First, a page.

The BBC in the UK has appointed a British Film Institute (BFI) exec as head of its new writers room and unveiled a raft of new dramas, including a show from the creatives behind The Salisbury Poisonings.
Jessica Loveland becomes head of new writing at the BBC’s writersroom in Salford, UK, and has. remit to provide editorial leadership to the new division with oversight of all talent writing initiatives. Loveland is currently head of BFI Network and will start in June.
The BBC has also created four new assistant commissioning roles to lead on new writer development and support the existing commissioning editors for each of the Nations who sit within the drama team.
Ben Irving, Tommy Bulfin and Gaynor Holmes are the commissioning editors for Wales, Northern Ireland and Scotland respectively, with Jo McClellan taking on the role for the North of England with immediate effect. The new assistant commissioner roles will have dual reporting lines to these commissioning editors and Loveland.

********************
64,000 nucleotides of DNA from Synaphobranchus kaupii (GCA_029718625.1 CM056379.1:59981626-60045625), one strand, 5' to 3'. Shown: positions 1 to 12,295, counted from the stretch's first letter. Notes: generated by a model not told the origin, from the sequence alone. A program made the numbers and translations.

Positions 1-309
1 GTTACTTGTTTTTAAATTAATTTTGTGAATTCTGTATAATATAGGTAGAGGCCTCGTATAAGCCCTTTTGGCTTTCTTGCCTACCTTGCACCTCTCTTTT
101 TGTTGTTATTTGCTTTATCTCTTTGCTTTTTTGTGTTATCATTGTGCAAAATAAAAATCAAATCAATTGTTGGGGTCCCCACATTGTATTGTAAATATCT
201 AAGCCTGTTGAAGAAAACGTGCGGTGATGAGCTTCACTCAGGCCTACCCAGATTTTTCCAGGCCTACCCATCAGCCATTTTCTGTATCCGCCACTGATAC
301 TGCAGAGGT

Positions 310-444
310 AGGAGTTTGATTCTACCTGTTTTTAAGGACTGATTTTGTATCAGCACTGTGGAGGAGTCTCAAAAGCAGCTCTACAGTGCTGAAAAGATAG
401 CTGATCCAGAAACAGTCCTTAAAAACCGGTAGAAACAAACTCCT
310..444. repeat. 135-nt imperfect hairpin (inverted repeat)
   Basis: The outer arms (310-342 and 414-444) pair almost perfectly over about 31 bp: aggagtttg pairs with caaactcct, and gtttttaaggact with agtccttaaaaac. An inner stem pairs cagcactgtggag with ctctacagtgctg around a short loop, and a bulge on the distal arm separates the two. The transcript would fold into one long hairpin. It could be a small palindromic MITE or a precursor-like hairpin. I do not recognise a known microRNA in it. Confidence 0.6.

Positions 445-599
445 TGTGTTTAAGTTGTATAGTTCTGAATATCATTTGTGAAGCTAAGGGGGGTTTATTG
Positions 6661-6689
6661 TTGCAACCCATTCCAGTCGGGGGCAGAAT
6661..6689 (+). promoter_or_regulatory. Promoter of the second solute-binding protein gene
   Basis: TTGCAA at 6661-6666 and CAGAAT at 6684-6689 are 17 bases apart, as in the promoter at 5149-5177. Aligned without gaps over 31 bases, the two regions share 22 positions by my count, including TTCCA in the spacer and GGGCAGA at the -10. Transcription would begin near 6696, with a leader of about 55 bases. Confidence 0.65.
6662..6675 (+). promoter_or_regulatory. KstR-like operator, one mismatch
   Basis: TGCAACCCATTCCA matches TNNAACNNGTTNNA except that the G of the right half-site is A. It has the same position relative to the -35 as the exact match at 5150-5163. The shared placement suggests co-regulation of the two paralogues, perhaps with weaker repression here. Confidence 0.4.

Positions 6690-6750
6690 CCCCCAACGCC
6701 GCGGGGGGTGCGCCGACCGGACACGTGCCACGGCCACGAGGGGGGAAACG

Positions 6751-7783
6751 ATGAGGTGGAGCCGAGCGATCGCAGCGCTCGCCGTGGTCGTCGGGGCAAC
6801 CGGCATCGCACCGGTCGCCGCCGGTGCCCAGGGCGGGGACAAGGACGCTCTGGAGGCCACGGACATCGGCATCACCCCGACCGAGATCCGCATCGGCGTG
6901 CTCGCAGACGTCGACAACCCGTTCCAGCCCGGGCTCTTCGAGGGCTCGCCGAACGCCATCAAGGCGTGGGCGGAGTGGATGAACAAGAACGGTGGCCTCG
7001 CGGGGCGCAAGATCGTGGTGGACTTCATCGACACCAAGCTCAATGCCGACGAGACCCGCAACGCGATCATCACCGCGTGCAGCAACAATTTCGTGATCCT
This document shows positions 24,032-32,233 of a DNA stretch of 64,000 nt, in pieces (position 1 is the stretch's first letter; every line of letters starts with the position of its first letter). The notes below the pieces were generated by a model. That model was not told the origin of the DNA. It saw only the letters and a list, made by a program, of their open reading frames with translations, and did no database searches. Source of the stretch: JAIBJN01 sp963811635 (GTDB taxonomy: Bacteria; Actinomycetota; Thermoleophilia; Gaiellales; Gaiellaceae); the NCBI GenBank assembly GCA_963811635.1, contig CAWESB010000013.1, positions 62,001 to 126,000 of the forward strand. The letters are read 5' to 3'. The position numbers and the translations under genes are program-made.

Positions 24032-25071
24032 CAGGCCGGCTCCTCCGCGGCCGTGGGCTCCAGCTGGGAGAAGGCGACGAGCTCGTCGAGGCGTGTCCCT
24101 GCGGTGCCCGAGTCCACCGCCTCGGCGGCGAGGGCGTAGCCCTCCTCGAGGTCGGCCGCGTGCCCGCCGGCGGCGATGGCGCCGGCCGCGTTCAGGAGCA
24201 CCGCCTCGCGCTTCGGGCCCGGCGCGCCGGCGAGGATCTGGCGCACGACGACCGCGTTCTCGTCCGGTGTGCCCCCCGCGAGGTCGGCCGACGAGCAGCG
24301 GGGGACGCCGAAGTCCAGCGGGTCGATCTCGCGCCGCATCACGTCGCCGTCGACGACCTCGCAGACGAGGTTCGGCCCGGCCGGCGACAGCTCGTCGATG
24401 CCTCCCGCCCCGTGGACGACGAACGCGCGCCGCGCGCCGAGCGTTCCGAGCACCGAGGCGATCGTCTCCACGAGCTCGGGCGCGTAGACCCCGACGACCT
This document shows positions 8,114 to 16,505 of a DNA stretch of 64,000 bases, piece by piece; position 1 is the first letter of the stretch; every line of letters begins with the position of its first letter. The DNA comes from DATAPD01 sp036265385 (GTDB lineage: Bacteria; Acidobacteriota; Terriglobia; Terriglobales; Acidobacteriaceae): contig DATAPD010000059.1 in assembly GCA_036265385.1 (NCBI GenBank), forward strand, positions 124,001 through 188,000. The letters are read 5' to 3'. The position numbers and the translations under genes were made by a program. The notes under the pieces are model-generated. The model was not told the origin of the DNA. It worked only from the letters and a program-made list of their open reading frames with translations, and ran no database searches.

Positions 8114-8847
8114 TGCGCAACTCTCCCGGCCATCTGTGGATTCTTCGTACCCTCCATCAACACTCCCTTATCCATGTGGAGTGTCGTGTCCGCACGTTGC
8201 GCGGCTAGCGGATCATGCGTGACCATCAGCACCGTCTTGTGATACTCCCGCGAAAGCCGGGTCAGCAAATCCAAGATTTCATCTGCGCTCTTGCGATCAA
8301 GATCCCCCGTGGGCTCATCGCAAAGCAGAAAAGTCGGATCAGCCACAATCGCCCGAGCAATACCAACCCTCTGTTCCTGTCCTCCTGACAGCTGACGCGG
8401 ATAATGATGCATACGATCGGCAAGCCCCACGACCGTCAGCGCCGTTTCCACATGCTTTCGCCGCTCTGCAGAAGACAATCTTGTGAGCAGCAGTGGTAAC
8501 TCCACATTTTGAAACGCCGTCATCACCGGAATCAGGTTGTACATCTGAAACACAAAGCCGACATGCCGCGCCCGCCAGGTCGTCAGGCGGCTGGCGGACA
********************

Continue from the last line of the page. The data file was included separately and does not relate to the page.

The broadcaster has also revealed eight scripted series, including Northern Ireland police drama Blue Lights from The Salisbury Poisonings scribes Adam Patterson and Declan Lawn.
The 6 x 60-minute show, which follows recruits as they become fully fledged offices, is being produced with STV Studios-owned Two Cities Television and Gallagher Films. It is the latest commission to be announced as part of the BBC and Northern Ireland Screen’s partnership agreement.
The slate also includes Leeds-set drama Better (6 x 60 minutes), which is about a corrupt detective and is being produced by with Northern Sister, and The Control Room, a 3 x 60-minute show about emergency call handlers that is to be filmed in Scotland and is being produced by Hartswood Films.
The prodco is also behind Welsh crime thriller Wolf (working title), which also has APC Studios attached, while Rules Of The Game explores sexual politics and stars Maxine Peake. It is being produced The Forge.
The three other shows are Grime Kids from Mammoth Screen; Euston Films drama Wrecked; and Domino Day, from Dancing Ledge Productions and Lauren Sequeira.
Piers Wenger, director of BBC Drama, said: “Telling stories that reflect the whole of the UK is about more than meeting quotas. It’s about enriching and emboldening what British drama means by honouring the true range of authorship across all of our nations and regions. I want to do more to celebrate that plurality. I want it to become an essential not-so-secret weapon and a core part of our USP.”